I first met Tom and Nancy Regan at the RSPCA’s Rights of Animals symposium at Trinity College Cambridge in 1977. Recently, I caught up with them at their home in Raleigh, NC.
Tom and Nancy always inspired me to learn as much as I can about animal rights and showed me the importance of ethical action as the capstone to our action for animals.
In 1977, I was the campaigns organiser at Compassion In World Farming. Compassion’s founder, Peter Roberts, took me to the RSPCA’s symposium. This was a special moment in the history of the animal rights movement. With the notable exception of Peter Singer, leading philosophers, advocates, authors, and politicians came together for two days to consider animal ethics and the emerging animal rights movement.
I was an angry young vegan who, unbeknown to myself, was beginning a career with some of the world’s leading animal rights organisations. Tom was already an acclaimed moral philosopher and a prominent speaker in animal rights. But not everyone present at the conference was a card carrying vegan animal rights advocate.
As I recall in my book, Growl, I remember Tom and Nancy, and Peter Roberts and myself, and other vegans being exiled to what was called the ‘vegetarian table’ in the college’s baronial dining hall. We were fed meagre rations of dull 1970s veggie food. Everyone else at the conference dined on venison that was the charred remains of body parts of deer who had once grazed Trinity College’s grounds. We ate our veggie food in disgust, tut tutting our fellow conference attendees and speakers.
Since then, Tom and Nancy’s and my life have crossed many times and, in particular, after I moved to the USA in 1987.
I heard Tom speak often at animal rights conferences throughout America. He was always an inspirational speaker. In particular, I appreciated how he situated a commitment to nonviolence as central to his animal rights declaration.
The philosophy of animal rights stands for peace, and against violence. The fundamental demand of this philosophy is to treat humans and other nonhuman animals with respect. This philosophy, therefore, is a philosophy of peace. But it is a philosophy that extends the demand for peace beyond the boundaries of our species, for there is an undeclared war being waged everyday against countless millions of nonhuman animals.
His unique contribution to moral philosophy is, of course, much more than animal rights and particularly The Case for Animal Rights published in 1983. In addition to nonviolence, his writings on environmental ethics were instrumental in challenging environmentalists to consider animal rights.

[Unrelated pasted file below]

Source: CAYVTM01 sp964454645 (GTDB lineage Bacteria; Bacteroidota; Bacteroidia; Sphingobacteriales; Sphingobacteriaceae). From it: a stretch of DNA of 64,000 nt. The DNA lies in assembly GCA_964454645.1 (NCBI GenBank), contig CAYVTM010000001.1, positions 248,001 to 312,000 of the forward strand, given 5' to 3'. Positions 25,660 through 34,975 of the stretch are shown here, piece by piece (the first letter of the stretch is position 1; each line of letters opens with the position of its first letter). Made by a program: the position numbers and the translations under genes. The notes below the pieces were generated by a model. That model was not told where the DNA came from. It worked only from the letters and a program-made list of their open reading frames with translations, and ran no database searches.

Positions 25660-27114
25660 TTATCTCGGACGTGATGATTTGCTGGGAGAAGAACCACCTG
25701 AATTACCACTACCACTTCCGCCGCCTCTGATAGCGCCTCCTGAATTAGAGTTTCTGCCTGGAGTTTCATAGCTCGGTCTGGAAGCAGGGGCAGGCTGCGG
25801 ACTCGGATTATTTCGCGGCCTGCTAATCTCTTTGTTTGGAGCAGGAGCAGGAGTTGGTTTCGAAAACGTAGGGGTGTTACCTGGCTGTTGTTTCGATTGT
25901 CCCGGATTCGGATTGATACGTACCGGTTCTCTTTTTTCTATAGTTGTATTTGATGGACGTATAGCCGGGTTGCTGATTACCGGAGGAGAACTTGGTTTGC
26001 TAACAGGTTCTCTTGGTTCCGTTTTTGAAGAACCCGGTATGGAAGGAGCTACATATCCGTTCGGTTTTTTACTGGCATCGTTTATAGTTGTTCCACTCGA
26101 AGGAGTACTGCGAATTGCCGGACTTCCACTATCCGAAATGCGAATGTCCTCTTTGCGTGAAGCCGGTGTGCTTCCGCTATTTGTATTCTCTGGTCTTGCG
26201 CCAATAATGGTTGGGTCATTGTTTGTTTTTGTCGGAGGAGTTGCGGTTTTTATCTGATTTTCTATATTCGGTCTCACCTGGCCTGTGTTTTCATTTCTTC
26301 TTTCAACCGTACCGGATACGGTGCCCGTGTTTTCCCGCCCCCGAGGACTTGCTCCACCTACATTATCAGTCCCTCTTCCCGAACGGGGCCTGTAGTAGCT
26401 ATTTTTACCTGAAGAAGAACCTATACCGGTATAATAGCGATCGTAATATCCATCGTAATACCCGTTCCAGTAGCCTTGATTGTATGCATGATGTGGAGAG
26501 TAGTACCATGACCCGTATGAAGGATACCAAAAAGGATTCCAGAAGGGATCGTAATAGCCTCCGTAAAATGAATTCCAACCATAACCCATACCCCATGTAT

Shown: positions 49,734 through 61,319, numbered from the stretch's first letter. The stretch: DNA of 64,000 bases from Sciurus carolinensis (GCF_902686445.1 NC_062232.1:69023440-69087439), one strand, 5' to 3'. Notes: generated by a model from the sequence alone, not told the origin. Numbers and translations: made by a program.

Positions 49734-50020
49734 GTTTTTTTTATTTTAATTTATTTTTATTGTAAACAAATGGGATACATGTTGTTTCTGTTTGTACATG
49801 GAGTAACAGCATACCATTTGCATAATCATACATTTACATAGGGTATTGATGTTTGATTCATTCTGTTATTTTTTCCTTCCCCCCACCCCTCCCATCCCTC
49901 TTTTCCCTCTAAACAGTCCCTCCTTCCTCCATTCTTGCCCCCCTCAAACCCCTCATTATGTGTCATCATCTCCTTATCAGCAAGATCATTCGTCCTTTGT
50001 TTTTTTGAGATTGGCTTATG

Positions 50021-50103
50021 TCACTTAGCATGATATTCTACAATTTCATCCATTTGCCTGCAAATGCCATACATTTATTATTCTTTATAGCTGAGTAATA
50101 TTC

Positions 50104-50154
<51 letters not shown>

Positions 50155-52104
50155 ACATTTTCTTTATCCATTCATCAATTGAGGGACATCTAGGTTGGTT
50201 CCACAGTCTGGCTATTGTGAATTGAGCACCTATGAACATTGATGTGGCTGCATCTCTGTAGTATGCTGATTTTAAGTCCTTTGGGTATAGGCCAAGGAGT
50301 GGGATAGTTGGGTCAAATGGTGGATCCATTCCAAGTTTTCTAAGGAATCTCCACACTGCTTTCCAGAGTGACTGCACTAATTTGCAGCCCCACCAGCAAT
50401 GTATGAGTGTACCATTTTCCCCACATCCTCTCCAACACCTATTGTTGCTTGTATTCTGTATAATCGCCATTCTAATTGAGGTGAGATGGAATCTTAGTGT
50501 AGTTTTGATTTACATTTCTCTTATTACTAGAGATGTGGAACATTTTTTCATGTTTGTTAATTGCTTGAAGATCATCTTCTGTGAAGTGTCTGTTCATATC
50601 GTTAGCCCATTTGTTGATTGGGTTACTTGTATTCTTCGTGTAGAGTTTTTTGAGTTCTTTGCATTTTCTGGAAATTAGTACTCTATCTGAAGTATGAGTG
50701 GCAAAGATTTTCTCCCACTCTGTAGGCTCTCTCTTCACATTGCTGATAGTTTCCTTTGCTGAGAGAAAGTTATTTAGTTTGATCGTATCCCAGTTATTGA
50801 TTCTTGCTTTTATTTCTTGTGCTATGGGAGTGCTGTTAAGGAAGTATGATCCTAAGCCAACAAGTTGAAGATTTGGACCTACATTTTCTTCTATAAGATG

The philosophy of animal rights demands only that the logic be respected for any argument that plausibly explains the independent value of human beings implies that other animal have the same value and have it equally. And any argument that plausibly explains the rights of humans to be treated with respect also implies that these other animals have the same rights and have it equally also.
With our respective organisations, the Animals and Society Institute and the Culture and Animals Foundation, we coproduced the International Compassionate Living Festival for a number of years.
Tom helped me to understand the importance of bringing together animal advocates with moral philosophers, authors and artists engaged in animal issues, and business leaders with musicians. Compassionate change is needed on many fronts, he always said.
Tom and Nancy and their fellow directors at the Culture and Animals Foundation work tirelessly since its foundation in 1985 to promote cultural change for animals.
By appealing to individual intellect, creativity and compassion, the Culture and Animals Foundation believes we can awaken people to the plight and grandeur of kindred animals–and ultimately build a deeper understanding of human-animal relationships and a greater respect for basic animal rights.
On Tom’s retirement the North Carolina State University established the Tom Regan Animal Rights Archive, which is the only archive of its kind in the world. Tom introduced me to the librarians and archivists at NCSU Libraries. Thanks to him, we convinced NCSU Libraries to accept the valuable collections I had established at the Animals and Society Institute. This included The Animal Rights Network Archive, The Animals’ Agenda Archive, the Argus Archives, the Animal Welfare Institute Archives, and the Claire Necker Collection of Cat Books and Collectibles.
As much as I am a republican and not a monarchist, Tom is the only person I would accept as a ruling monarch. King Tom would rule us as the very best of benign dictators. With one sweep of his hand across this realm he would stop people from eating meat, he would liberate animals from research laboratories, and he would inspire compassion for all.
What of democracy, may you ask? Its sacrifice would be a small price to pay.
But, thankfully, King Tom is not our ruler but he is the animal rights philosopher and elder statesman. But he is more than that as I consider him to be my friend and mentor. He continues to inspire me—personally and professionally—to work harder and better for animal rights.
It was great fun to spend the day with Tom and Nancy and reminisce the past and speculate the future of animal rights.
New to Tom Regan and want to learn more but unsure where to begin?
I recommend starting with his book Empty Cages: Facing the Challenge of Animal Rights (2004) followed by Animal Rights Human Wrongs: An Introduction to Moral Philosophy (2003) and Defending Animal Rights (2001). There is a selection of videos of Tom Regan to watch on his website, too.